Yue, a Chinese merchant, discovers the wisdom in passing along kindness, when Bear Face, the huge hairy man Yue has befriended, saves his life.
Mr. Stink stank. He also stunk. And if it was correct English to say he stinked, then he stinked as well. . . .Ó Chloe sees Mr. Stink every day, but sheÕs never spoken to him. Which isnÕt surprising, because heÕs a tramp, and he stinks. But there’s more to Mr. Stink than meets the eye (or nose) and before she knows it, Chloe has an unusual new friend hiding in her garden shed. As Chloe struggles to keep Mr. Stink a secret, and her dad tries to hide a secret of his own, the stage is set for an epic family confrontation. But there’s one other person with an extraordinary secret Mr. Stink himself.
When the path to eight-year-old Allison’s Catholic school goes through hostile Protestant territory in Belfast, Northern Ireland, Allison finds she is not alone in her loathing of the situation.
This book has been included in WOW’s Kids Taking Action Booklist. For our current list, visit our Boolist page under Resources in the green navigation bar.
An older unhappy, unkind gentleman is reminded he was not treated kindly by the other children in school is befriended by a scraggly cat ( with persistence from the cat). He becomes nice again.
In ancient Japan, a struggling artist is angered when his housekeeper brings home a tiny white cat he can barely afford to feed. But when the village’s head priest commissions a painting of the Buddha for a healthy sum, the artist softens toward the animal he believes has brought him luck.
According to legend, the proud and haughty cat was denied the Buddha’s blessing for refusing to accept his teachings and pay him homage. So when the artist, moved by compassion for his pet, includes the cat in his painting, the priest rejects the work and decrees that it must be destroyed. It seems the artist’s life is ruined as well — until he is rewarded for his act of love by a Buddhist miracle.
This timeless fable has been a classic since its first publication in 1930, and this beautifully reillustrated edition brings the magic and wonder of the tale to a new generation of readers.
Snow White and her sister, Red Rose, let a cold bear into their home to rest one night, but as he leaves, he warns them of the dangers of a little man, so when a evil dwarf shows up on the doorstep, the girls begin to get very worried.
Marnie comes to the remote fishing hamlet of Torcurra as the reluctant bride of Isake Isherwood, a lord of her parents’ farm. But two days later, while thatching the roof, Isake falls to his death. Marnie’s only kindness comes from Father Brannan, the village priest, and Raver, the strange mad boy whose incoherent cries belie his gentle heart. Taking him in one windy night, Marnie makes a startling discovery: Raver is not mad but deaf. Determined to communicate with the boy whom Marnie now calls Raven, she invents a system of hand-words. Raven learns quickly and has soon all but shed his madness. Yet while Marnie and Raven forge a deep bond, the villagers, already suspicious of Marnie’s role in Isake’s death, see his transformation as the result of witchcraft. Even as Marnie’s and Raven’s bond turns to love, and as they uncover the mysterious value of their cottage, Marnie is forced into a witchcraft trial where the test of the iron bar will determine her fate. Set in the times when magic was a force to be reckoned with, The Raging Quiet is the epic saga of a remarkable woman whose only crime is being different.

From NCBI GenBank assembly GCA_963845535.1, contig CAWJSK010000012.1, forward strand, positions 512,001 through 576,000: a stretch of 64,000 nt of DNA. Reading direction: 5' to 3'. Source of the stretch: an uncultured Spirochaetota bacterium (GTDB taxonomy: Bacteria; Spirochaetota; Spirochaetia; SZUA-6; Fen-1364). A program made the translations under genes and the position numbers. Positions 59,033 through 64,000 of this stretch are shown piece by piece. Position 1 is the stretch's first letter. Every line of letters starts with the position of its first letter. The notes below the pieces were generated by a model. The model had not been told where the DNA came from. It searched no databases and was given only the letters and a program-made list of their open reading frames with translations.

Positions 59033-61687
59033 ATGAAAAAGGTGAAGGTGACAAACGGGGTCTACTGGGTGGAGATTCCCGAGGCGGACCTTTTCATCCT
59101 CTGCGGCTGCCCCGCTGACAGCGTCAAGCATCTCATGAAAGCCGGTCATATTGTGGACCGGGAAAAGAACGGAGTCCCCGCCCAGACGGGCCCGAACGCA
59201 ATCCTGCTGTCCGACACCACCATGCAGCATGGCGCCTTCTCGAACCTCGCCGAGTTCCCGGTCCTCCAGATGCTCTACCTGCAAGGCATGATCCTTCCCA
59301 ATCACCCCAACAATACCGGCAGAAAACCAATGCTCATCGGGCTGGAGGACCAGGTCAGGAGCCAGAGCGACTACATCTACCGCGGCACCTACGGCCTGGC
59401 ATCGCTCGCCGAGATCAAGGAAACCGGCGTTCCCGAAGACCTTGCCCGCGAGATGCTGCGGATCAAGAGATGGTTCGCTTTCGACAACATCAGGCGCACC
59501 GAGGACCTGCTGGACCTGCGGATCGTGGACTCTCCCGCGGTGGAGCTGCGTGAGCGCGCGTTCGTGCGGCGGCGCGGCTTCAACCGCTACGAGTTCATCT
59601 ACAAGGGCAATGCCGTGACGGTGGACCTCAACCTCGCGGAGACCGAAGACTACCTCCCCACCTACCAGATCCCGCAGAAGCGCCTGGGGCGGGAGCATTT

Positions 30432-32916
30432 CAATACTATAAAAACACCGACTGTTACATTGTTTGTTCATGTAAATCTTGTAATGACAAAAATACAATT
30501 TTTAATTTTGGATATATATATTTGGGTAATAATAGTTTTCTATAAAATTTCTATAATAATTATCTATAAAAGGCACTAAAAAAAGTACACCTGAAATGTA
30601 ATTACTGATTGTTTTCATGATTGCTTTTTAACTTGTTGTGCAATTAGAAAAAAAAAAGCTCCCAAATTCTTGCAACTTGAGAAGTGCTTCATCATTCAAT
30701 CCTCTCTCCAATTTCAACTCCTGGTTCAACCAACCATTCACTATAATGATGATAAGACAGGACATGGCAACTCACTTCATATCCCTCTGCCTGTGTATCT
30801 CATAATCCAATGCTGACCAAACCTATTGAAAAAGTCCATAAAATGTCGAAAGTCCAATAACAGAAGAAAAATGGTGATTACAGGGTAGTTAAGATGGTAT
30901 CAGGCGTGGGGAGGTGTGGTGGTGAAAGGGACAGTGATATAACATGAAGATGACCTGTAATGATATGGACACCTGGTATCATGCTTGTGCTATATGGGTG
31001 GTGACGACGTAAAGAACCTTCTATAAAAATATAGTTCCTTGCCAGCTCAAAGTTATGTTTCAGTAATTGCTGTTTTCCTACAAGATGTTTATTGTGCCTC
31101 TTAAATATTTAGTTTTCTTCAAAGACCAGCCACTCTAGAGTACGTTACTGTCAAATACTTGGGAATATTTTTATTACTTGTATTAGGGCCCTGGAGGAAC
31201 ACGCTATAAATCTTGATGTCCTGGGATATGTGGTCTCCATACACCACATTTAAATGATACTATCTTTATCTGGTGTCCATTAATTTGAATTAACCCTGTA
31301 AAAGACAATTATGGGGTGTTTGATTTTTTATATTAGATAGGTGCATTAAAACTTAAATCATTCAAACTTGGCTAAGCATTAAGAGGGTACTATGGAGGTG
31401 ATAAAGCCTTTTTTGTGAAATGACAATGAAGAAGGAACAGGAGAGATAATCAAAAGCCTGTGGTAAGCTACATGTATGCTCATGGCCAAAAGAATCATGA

When the beatings she receives from cruel Aunt Latimer get worse, Kazy decides to run away from home and take her little sister, Beth, with her. Although the country roads of seventeenth-century England are full of obvious and hidden dangers for two young girls, she has no choice–Beth has become a frightened shadow of her lively self. Kazy is determined to save her. The girls travel for a time with seemingly kind tinkers who soon betray them in exchange for reward money. Quick-thinking Kazy has the courage to keep going, but when Beth becomes seriously ill, Kazy faces disaster. She is desperate to do the right thing. But once you’ve run away, it’s impossible to go back…isn’t it?Margaret McAllister has created a thrilling tale that combines the suspense of The Perilous Gard with the kind of historical adventure loved by readers of The Midwife’s Apprentice. Filled with narrow escapes, hardships, and discomforts, this book also celebrates the joy of independence, the unexpected kindness of strangers, and the deep satisfaction that comes from relying on oneself.
Every Sunday Juanito helps his grandmother sell old clothes at the flea market. Romping from booth to booth among the rainbow-colored tents under the sun, Juanito and his friends fulfill Grandma’s vision of the flea market as a sharing community of friendly give and take. With every trade and barter, Juanito learns firsthand what it means to be a true rematero — a flea marketeer — and discovers that the value of community can never be measured in dollars.
Featured in Volume I, Issue 3 of WOW Review.